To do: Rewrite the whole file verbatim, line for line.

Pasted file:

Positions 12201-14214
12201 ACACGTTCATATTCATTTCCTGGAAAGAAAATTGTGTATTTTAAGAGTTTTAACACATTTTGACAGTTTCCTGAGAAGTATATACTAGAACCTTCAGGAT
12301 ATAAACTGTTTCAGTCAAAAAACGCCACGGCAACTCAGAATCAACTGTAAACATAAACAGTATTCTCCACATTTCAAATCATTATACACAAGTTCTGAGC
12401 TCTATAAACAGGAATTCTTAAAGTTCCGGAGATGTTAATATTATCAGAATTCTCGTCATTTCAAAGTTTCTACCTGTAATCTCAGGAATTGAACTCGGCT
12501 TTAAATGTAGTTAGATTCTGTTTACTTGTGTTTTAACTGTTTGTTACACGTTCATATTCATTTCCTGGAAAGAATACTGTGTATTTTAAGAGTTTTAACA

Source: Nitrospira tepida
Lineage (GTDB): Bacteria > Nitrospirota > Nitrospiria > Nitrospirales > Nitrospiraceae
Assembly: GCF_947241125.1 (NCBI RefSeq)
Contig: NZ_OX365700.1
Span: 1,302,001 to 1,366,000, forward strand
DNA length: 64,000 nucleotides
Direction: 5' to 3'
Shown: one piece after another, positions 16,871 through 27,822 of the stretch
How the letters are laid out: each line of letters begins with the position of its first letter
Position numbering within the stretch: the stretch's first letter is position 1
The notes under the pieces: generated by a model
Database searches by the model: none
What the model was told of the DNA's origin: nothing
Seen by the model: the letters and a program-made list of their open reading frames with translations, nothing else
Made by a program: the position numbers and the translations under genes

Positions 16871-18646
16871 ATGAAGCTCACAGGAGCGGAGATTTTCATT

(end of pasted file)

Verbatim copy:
Positions 12201-14214
12201 ACACGTTCATATTCATTTCCTGGAAAGAAAATTGTGTATTTTAAGAGTTTTAACACATTTTGACAGTTTCCTGAGAAGTATATACTAGAACCTTCAGGAT
12301 ATAAACTGTTTCAGTCAAAAAACGCCACGGCAACTCAGAATCAACTGTAAACATAAACAGTATTCTCCACATTTCAAATCATTATACACAAGTTCTGAGC
12401 TCTATAAACAGGAATTCTTAAAGTTCCGGAGATGTTAATATTATCAGAATTCTCGTCATTTCAAAGTTTCTACCTGTAATCTCAGGAATTGAACTCGGCT
12501 TTAAATGTAGTTAGATTCTGTTTACTTGTGTTTTAACTGTTTGTTACACGTTCATATTCATTTCCTGGAAAGAATACTGTGTATTTTAAGAGTTTTAACA

Source: Nitrospira tepida
Lineage (GTDB): Bacteria > Nitrospirota > Nitrospiria > Nitrospirales > Nitrospiraceae
Assembly: GCF_947241125.1 (NCBI RefSeq)
Contig: NZ_OX365700.1
Span: 1,302,001 to 1,366,000, forward strand
DNA length: 64,000 nucleotides
Direction: 5' to 3'
Shown: one piece after another, positions 16,871 through 27,822 of the stretch
How the letters are laid out: each line of letters begins with the position of its first letter
Position numbering within the stretch: the stretch's first letter is position 1
The notes under the pieces: generated by a model
Database searches by the model: none
What the model was told of the DNA's origin: nothing
Seen by the model: the letters and a program-made list of their open reading frames with translations, nothing else
Made by a program: the position numbers and the translations under genes

Positions 16871-18646
16871 ATGAAGCTCACAGGAGCGGAGATTTTCATT